My compost moisture curiosity made me do it

Discussion in 'Organic Lawn Care' started by JDUtah, Aug 16, 2008.

  1. JDUtah

    JDUtah LawnSite Silver Member
    from UT
    Posts: 2,636

    So, I know I said I was going to be silent, but maybe a middle ground would be best. :) I will always have questions, and you great folks in this forum are too valuable a resource for me not to ask. So expect questions, but maybe not my long winded opinions on things, at least on this site... :dancing:


    The first compost questions...

    1- How do you determine moisture % in a compost? (yourself or lab tested with nutrients?)

    2- If lab tested, what lab do you use? Is their % by weight, or some other number?

    3- If meter tested, what are the meter results telling you- moisture by field capacity? By wieght still??? Or other means????

    Thanks
     
  2. jeffinsgf

    jeffinsgf LawnSite Senior Member
    Posts: 641

    Squeeze a handful. If it forms a clump that stays a clump, its pretty wet. If I were paying by the ton, I'd complain and it is sure to give you problems in all but the most sophisticated spreaders. If it forms a clump that holds for a few seconds and then crumbles with even slight pressure, it's kinda wet. I would look cross-eyed at the scale man if I were paying by the ton, and if the word "topdresser" is in the name of your spreader, you should be OK. If it won't form a clump at all, thank God you're paying by the ton instead of the yard and you can spread it with just about anything.


    Anything more complicated than that would be a waste of mental energy, in my opinion.
     
  3. treegal1

    treegal1 LawnSite Gold Member
    Posts: 3,911

    hey buddy glad your still around, try a micro wave and a scale, or a fruit dehydrator................
     
  4. JDUtah

    JDUtah LawnSite Silver Member
    from UT
    Posts: 2,636

    Thanks Tree.

    Jeff,
    Thanks for the quick field tests. Normally they would apply, but I'm working out a system that will make it esay to control a compost 'fertilizer' application. You need to know moisture % at one point. I'm not going to reveal the process that makes it easy and not a 'waste of mental energy' but I can apply 1 lb of Nitrogen per 1,000 sqft for only $2.50 to $4.00 per 1,000 with a compost that cost $20/yard. + minimal labor.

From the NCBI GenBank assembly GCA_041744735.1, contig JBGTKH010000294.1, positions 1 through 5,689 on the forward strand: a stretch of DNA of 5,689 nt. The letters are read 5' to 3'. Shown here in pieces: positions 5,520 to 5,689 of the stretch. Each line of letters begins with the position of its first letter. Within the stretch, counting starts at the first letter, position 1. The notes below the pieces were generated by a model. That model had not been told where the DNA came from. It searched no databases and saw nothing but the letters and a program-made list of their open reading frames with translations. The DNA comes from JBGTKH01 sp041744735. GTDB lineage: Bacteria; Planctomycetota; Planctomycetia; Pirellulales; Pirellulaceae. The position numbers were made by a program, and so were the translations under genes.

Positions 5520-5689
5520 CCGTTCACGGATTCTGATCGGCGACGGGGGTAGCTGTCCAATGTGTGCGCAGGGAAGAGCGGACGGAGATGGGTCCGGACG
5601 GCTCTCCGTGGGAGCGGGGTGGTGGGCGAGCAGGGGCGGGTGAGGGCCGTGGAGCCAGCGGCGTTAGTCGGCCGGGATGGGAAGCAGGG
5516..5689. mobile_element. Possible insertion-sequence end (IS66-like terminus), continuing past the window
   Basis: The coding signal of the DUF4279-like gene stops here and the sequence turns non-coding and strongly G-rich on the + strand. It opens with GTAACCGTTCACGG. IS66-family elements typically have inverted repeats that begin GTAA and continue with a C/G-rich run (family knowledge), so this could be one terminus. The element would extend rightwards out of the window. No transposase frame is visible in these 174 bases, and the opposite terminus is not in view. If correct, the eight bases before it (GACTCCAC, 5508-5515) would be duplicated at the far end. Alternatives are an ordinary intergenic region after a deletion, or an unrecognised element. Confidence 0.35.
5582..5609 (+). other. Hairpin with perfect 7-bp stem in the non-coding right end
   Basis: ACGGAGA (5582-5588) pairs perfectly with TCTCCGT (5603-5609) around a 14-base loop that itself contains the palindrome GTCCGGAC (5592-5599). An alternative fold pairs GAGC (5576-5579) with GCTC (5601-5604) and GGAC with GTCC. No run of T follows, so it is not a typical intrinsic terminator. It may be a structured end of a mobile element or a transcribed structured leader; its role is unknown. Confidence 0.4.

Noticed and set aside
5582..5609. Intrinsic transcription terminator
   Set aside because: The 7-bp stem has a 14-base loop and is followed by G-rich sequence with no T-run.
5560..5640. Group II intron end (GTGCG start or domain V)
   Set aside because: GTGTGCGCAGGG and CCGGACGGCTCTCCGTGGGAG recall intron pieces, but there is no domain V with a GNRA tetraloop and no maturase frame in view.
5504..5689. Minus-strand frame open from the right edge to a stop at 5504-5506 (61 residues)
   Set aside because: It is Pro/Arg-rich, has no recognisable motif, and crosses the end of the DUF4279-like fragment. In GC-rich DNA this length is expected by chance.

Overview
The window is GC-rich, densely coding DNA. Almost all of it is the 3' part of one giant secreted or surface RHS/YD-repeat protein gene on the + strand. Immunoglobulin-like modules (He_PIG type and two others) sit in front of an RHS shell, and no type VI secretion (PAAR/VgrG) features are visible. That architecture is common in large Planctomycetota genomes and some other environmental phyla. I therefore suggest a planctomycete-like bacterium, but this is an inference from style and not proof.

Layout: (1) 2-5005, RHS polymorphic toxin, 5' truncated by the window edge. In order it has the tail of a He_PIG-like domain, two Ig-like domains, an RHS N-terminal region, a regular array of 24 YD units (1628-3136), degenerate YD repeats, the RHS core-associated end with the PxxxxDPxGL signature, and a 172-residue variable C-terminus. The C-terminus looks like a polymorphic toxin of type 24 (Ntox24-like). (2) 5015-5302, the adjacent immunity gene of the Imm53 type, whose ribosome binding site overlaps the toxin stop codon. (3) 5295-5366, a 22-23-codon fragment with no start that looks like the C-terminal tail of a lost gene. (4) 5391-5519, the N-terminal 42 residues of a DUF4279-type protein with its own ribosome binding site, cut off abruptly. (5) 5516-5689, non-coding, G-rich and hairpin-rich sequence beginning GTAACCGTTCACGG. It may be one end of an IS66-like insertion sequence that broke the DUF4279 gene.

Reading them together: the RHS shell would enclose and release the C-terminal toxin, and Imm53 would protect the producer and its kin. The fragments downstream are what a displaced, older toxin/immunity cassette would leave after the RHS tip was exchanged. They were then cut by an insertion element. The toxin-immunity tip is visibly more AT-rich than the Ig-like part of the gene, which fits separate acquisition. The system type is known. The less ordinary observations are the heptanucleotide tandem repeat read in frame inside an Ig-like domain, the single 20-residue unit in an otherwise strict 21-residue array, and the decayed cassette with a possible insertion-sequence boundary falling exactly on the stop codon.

Moisture % makes the percent by wieght number highly variable, so at one point you need to have an accurate moisture reading. I know I know, I make this organic thing too difficult. :) Lies.
     
  5. Kiril

    Kiril LawnSite Fanatic
    Posts: 18,298

  6. JDUtah

    JDUtah LawnSite Silver Member
    from UT
    Posts: 2,636

    Great stuff Kiril. That's exactly what I needed. Thank you.
     
  7. JDUtah

    JDUtah LawnSite Silver Member
    from UT
    Posts: 2,636

    OK, maybe I am not understanding the title right.. In that article to find soil water content it tells you to...

    Soil water content (g/g) = (weight of moist soil - weight of oven dry soil) /
    weight of oven dry soil

    Is soil water content not percent moisture? If not, how/where do you use that number?

    to get the moisture percent wouldn't you do this?

    Soil moisture percent = (weight of moist soil - weight of oven dry soil) /
    weight of moist soil

    And times that by 100?

    I'm 99.99999% sure.. but just wanna run it by.

    Thanks.
     
  8. muddstopper

    muddstopper LawnSite Silver Member
    Posts: 2,342

  9. ICT Bill

    ICT Bill LawnSite Platinum Member
    Posts: 4,115

    JD, the USDA site has more information than you could shake a stick at, or beat a person over the head with :hammerhead::hammerhead:

    For what you are doing they have statistics up the whazoooooooo
     
  10. JDUtah

    JDUtah LawnSite Silver Member
    from UT
    Posts: 2,636

    ok looks like i'll crawl their site some more tomorrow. Thanks Bill.
     

Share This Page